I realize now how chasing desires can be so consuming and blinding. In a way though, it’s liberating to be aware of this character defect now, while I still have time to change and prevent this from happening again. So that got me thinking about the things I’ve been craving all these years…were they really important? They seemed important at the time, and they varied depending on my age and the stages of life I was in. Maybe they were and maybe fighting and pushing for these achievements make me who I am today.

I think my life has been a series of back-to-back events of trying to prove something to someone. In high school, I was focused on proving to myself and others, that I could get accepted to a great four-year university. I never once even went to a high school party because I was so focused on my academics and my boyfriend at the time. Poor guy though, I don’t think he ever really had my attention 100%. I certainly didn’t appreciate him or all he did for me during the years we were together, but looking back now, I value those years we spent together because he encouraged me to focus on what was important to me at the time, and that was my education. Im grateful to him now, but I don’t think I thanked him enough during that time when he was my biggest supporter.

While I was in Norway, I spent years focusing on proving myself worthy enough of staying in Norway. I tried to prove this to myself, to the Norwegian government, to my friends in Norway, and it was exhausting. I don’t think I really lived when I was in Norway, I just hustled and I pushed for a visa, twice, to be able to stay, it was a constant battle. It took a toll on me and I think it prevented me from fully appreciating the gifts I was blessed with: my relationship at that time and the ability to spend those years of my life in such an incredible country. I had grown up a bit by this point, so I think I was a better girlfriend than I was to my high school boyfriend, but I wasn’t the person I am today: I was not able to convey my gratitude fully.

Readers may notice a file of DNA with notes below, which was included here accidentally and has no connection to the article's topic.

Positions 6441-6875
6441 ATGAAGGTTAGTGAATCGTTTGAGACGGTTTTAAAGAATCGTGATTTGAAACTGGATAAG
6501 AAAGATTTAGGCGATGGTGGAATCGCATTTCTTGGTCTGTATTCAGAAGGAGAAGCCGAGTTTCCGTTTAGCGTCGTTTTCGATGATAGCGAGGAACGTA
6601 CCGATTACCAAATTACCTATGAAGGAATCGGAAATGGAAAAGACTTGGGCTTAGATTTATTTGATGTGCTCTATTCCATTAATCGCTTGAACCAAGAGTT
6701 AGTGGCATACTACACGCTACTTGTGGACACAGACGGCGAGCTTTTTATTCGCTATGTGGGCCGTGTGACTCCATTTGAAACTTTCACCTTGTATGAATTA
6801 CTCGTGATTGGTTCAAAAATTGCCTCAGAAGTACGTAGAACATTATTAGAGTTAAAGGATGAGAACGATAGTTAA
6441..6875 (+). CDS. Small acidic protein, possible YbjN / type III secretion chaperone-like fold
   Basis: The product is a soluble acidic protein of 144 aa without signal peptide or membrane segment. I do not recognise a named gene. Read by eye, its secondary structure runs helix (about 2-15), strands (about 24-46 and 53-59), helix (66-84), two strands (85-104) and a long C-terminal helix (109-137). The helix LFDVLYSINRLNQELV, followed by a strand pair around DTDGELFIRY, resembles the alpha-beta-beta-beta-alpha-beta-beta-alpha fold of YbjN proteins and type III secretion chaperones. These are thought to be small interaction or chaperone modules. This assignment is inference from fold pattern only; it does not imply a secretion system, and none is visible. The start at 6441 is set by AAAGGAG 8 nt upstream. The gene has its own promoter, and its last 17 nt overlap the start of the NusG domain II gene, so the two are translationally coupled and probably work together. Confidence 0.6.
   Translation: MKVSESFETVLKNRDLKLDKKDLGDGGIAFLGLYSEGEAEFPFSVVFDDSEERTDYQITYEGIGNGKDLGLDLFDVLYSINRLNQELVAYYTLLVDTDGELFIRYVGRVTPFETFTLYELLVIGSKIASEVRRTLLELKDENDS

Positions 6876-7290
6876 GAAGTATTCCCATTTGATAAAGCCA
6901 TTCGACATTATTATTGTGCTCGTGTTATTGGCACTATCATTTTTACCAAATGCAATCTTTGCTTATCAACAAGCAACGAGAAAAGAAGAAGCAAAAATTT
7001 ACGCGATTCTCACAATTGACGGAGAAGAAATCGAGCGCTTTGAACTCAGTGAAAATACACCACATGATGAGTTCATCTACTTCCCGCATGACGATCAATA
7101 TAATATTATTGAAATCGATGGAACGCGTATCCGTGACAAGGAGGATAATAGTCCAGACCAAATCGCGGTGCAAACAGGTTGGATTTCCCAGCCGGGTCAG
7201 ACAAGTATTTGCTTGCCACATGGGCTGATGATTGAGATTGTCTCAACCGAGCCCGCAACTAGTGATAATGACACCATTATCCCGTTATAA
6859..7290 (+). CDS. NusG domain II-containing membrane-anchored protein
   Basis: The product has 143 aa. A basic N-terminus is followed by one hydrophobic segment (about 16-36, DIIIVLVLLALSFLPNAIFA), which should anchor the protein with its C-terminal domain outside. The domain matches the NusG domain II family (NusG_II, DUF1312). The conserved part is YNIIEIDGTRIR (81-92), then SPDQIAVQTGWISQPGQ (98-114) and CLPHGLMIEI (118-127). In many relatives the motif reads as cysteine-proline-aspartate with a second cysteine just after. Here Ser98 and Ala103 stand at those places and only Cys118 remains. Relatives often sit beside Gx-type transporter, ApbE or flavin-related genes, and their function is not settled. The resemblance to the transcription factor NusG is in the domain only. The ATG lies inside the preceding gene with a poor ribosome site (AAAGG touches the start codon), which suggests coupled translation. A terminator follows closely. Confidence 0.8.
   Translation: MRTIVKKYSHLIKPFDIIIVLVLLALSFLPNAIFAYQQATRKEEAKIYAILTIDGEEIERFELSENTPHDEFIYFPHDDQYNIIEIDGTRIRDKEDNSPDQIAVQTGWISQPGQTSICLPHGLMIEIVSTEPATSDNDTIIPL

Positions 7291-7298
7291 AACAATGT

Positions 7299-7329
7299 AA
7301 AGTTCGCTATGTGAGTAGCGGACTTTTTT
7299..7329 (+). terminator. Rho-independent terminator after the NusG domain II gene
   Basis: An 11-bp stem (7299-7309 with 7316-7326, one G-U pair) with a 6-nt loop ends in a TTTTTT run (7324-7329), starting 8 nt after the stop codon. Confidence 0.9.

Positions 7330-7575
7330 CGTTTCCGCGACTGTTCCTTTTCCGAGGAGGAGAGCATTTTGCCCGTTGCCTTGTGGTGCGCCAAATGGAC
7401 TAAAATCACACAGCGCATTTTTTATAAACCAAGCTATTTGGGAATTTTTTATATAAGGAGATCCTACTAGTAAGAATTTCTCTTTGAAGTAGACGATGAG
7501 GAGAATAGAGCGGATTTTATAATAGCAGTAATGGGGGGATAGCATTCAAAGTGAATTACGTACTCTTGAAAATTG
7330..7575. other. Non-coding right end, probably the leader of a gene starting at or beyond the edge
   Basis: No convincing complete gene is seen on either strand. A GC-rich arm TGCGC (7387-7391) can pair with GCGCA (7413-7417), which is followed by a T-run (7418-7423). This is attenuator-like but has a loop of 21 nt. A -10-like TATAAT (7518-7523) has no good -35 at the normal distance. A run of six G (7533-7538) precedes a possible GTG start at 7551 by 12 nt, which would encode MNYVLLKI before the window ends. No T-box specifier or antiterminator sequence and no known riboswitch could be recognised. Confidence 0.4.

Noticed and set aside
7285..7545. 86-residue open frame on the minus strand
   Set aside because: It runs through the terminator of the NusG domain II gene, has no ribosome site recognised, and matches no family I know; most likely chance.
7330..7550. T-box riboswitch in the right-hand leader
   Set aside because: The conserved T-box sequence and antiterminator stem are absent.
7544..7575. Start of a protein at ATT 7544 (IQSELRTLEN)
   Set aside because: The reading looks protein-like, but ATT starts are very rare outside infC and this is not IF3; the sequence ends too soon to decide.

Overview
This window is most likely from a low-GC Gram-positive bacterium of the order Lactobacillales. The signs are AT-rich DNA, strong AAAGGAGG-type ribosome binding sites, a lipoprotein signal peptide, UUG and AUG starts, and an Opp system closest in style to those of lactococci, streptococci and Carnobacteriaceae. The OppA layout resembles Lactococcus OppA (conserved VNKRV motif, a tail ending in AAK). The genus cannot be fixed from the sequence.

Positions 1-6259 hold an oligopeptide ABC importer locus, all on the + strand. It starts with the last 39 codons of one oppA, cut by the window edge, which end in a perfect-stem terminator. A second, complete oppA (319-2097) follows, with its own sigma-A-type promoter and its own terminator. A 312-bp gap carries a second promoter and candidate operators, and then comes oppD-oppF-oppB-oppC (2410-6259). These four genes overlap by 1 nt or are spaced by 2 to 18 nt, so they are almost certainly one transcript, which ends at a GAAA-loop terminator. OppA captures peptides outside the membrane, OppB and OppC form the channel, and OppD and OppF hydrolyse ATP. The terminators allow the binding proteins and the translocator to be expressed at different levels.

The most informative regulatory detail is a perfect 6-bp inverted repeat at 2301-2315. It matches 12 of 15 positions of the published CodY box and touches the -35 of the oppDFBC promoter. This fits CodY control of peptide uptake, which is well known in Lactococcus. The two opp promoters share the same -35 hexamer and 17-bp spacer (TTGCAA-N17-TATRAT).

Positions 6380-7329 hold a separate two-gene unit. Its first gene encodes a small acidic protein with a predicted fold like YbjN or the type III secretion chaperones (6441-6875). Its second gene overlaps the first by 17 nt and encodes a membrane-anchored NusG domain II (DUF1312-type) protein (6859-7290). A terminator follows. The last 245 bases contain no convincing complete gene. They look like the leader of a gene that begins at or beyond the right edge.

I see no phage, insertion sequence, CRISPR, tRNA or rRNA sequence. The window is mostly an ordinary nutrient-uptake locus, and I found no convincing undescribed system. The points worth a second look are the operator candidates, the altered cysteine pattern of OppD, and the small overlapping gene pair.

My most recent relationships reaffirmed what Milan Kundera so wisely wrote in his book about the things we demand of love: expectations kill love – they attempt to contain a fire that naturally burns wild. Ignoring love’s power and beauty in my life also kills love, and I see that now. Love comes in all shapes, in types I didn’t know I had, in unexpected serendipitous meetings with someone I haven’t seen in 10 years. Love is so precious and rare for me, and I vow that next time I am blessed to meet it face-to-face: I will focus on one day at a time, I’ll be grateful for what I have in that moment, and I will not worry about what else I think I want.

I’ve come to realize recently that my ego is my worst enemy. It makes me think I want something but most often, I don’t actually want it, I just want to know I can have it if I choose to. I’ve learned to take a step back and ask myself if it’s just my ego that is fighting to know it can have it, or if I sincerely want or need to have it.

I’m at a point where I know I can achieve anything I want when I put my mind to it, my mind and my will are really that powerful. But like a naïve child playing with fire, I have to be careful what I wish for – just because I can have it, doesn’t mean I should.